Picasso later was to recognize the symbolic connection between the event and the Oedipus complex described by Sigmund Freud. He adopted Oedipus as a secretive alter ego because the story provided a wealth of symbolic associations which Picasso already identified with in his art.
Oedipus had been a popular theme with the Surrealists in the 1920's. Picasso probably embraced the theme at around the same time, this is apparent from a drawing he made on the subject in 1926.
In Sophocles' play, Oedipus as a baby is exposed by his father, the king of Thebes. The king ordered his son's exposure to prevent the unfolding of a prophecy in which the king would die at the hands of his own son. The baby Oedipus' feet were pieced by a piece of wood and he was left hung in a tree to die, but, the plan failed. Oedipus was rescued and bought up by shepherds. The Crucifixion aspect of the story reinforced Picasso's identification with Oedipus. This identificationwas strengthened still further because as soon as Oedipus realized how he had unwittingly killed his own father and married his mother, blinds himself and goes into self imposed exile. Blindness had been an important theme for Picasso from the turn of the century. He once stated that painting was a 'blind man's profession'. The theme of blindness recurred many times. Associated with soothsaying and prophecy, the theme of blindness had further personal connections for Picasso, who was believed by some of his closest friends to have had the power of prophecy.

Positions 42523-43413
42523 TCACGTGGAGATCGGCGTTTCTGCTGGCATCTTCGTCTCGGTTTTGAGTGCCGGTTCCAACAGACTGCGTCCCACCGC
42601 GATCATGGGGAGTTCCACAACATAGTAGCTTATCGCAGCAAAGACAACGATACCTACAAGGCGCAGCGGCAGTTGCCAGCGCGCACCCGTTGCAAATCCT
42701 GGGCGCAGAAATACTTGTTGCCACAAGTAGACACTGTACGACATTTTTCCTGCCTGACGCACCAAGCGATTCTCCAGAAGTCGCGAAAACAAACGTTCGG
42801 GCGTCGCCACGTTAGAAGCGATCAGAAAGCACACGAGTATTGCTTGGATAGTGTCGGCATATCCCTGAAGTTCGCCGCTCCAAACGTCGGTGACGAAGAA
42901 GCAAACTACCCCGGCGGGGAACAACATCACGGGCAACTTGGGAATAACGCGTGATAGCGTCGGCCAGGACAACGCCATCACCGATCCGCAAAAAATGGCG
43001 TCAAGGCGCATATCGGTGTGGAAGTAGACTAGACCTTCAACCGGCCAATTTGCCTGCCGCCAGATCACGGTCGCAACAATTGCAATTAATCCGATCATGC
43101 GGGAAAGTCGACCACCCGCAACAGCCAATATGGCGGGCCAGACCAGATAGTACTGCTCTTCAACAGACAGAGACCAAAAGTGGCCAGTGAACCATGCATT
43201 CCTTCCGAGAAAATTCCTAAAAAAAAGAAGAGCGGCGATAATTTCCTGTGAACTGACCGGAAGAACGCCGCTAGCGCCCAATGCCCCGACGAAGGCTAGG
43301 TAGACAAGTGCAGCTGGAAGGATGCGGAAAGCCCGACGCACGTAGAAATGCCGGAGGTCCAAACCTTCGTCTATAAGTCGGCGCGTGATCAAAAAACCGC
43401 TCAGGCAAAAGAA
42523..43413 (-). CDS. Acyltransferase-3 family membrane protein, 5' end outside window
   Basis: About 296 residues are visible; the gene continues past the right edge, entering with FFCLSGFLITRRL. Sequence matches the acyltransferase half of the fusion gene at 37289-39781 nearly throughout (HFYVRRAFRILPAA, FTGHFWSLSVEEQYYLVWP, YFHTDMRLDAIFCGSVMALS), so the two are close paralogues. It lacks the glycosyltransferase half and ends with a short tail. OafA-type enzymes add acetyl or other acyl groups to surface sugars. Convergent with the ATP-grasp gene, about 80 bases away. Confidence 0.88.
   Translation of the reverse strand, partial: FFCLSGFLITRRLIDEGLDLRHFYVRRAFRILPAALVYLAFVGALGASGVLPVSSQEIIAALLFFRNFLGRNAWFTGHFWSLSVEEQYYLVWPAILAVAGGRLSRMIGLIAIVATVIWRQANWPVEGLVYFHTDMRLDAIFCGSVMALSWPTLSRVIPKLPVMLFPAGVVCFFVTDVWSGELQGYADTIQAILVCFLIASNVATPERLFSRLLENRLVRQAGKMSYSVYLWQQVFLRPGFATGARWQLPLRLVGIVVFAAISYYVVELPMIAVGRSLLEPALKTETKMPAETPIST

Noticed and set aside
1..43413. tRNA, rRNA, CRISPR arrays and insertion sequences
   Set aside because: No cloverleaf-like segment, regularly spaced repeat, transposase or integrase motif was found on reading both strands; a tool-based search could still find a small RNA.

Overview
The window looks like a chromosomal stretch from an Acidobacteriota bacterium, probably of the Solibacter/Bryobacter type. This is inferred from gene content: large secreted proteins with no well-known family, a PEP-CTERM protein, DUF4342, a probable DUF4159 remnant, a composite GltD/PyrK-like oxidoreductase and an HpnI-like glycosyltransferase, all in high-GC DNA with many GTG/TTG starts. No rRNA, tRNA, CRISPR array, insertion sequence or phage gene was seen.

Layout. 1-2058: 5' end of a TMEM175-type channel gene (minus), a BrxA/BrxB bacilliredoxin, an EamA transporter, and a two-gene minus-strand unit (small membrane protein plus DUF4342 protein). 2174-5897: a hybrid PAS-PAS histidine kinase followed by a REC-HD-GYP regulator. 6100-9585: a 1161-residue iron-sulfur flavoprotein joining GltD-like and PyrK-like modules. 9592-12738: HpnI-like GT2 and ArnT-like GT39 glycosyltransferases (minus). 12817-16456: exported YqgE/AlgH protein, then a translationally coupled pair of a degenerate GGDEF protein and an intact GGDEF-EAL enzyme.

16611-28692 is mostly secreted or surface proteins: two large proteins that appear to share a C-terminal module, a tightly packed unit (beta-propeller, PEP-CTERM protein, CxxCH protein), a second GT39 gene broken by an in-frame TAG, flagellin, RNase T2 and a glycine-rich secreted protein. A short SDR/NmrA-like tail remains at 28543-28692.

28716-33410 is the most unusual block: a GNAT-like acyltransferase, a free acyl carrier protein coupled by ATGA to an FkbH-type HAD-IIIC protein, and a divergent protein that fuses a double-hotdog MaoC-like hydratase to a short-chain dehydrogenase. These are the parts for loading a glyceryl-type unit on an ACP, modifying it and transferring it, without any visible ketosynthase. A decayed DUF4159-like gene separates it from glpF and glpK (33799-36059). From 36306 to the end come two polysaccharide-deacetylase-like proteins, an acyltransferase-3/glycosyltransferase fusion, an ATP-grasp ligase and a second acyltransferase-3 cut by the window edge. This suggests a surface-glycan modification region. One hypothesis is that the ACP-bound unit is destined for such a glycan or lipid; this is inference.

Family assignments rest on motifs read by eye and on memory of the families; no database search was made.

Exile was another feature of Picasso's life which provided a symbolic link with Oedipus. From 1904 onwards, Picasso lived the life of an exile for art. He had been a member of the Spanish colony of Paris, many of whom were political exiles because of their links of the Anarchist movement with which Picasso was also involved. Then after 1936, Picasso swore never to return to Spain while Franco was in power. Oedipus, despite losing his prince's birthright, becomes king. Picasso also identified with kingship, we see this in his famous signature , 'Yo el Rey', and in a 1906 sculpted head of harlequin as king. Christ, the king of the Jews, was another of Picasso's favorite alter egos.
There is a further link between Oedipus in Picasso's 1941 play, 'Desire Caught by the Tail.' In the play, an artist named 'Big Foot' takes the leading role. 'Big Foot' has been closely identified with Picasso by art historians; however they failed to the name is itself derived from the name Oedipus which means 'Swollen Feet,' in the original Greek.
Picasso, Art as Autobiography, Mary Mathews Gedo, 1980 University of Chicago Press.
Sophocles: Oedipus Rex